And against such a background, a new scandal erupted - with the appointment of Pincher and the leader's obvious public lie. This was the last straw, there was a real, unprecedented uprising, it was impossible to imagine such a thing. More than 50 ministers, deputy ministers and high-ranking functionaries of the party and the state defiantly resigned in just three days, and almost all the letters traditionally sent to the prime minister in such cases contained a clear and sharply expressed idea: it is impossible to work with an immoral liar. Can.

It was believed that Johnson was Teflon, that everything was like water off a duck's back, and he would not leave under any circumstances, the irresistible thirst for power was so strong in him. Yes, and he himself was stubborn until the last moment: do whatever you want, but I will not leave. But when he almost ran out of ministers and had no one to work with, and a large group of his former close associates appeared on Downing Street with a categorical demand for resignation, even such a person was forced to surrender. In his farewell speech, he declared himself an ideal prime minister, did not admit a single mistake, did not apologize directly or indirectly, and only insulted his party, calling it a "herd", and when, they say, "the herd has moved in some direction, it cannot be stopped ".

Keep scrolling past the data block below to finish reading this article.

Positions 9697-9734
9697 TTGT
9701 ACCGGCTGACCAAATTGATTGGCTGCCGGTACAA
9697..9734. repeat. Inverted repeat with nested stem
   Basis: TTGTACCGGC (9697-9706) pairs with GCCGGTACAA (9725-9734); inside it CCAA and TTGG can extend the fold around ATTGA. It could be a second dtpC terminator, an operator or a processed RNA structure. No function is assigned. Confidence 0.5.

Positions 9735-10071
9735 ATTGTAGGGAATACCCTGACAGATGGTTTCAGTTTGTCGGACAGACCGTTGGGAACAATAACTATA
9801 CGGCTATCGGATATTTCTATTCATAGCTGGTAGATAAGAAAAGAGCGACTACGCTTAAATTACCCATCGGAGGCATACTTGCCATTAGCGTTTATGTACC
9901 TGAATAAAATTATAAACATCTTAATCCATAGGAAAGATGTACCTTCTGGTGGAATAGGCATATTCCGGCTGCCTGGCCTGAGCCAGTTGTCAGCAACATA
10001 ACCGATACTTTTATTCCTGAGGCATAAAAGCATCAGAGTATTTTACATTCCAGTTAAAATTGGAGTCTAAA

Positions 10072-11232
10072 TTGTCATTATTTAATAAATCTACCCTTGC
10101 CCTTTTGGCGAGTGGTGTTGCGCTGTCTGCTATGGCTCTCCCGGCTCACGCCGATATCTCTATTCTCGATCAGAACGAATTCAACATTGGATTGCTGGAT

Saying goodbye, Johnson declared himself an ideal prime minister, did not admit a single mistake and did not apologize

I have many acquaintances who say something like this: “I love Johnson, he is such a bright personality, such a speaker, such a wit, the soul of any intelligent company, a feast with him is pure fun, but as for the position of prime minister ... he is hardly suitable for this.” This is indeed a highly educated, talented eccentric, a brilliant speaker, and with an amazing, absurd sense of humor. He couldn’t even resist and, in a narrow circle, quipped about the scandal with Pincher: “Yes, yes, of course, I know: all the perverts are for me.”

Finally, once again I asked the linguists to work. Speaking about how sad he was to give up "the best job in the world," he said: "But them's the breaks." The phrase, which violates all conceivable and inconceivable rules of English grammar, could roughly be translated as: “here are theirs - these breaks.” Linguists explained - this is an expression from the jargon of American billiard players, with this illiterate phrase they complain about how the balls scattered after the "break" - the first hit on the pyramid. Something like the French "c'est la vie" - such is life, nothing can be done. But it's funny how wild and deliberate, of course, it sounds in the context of such a serious statement.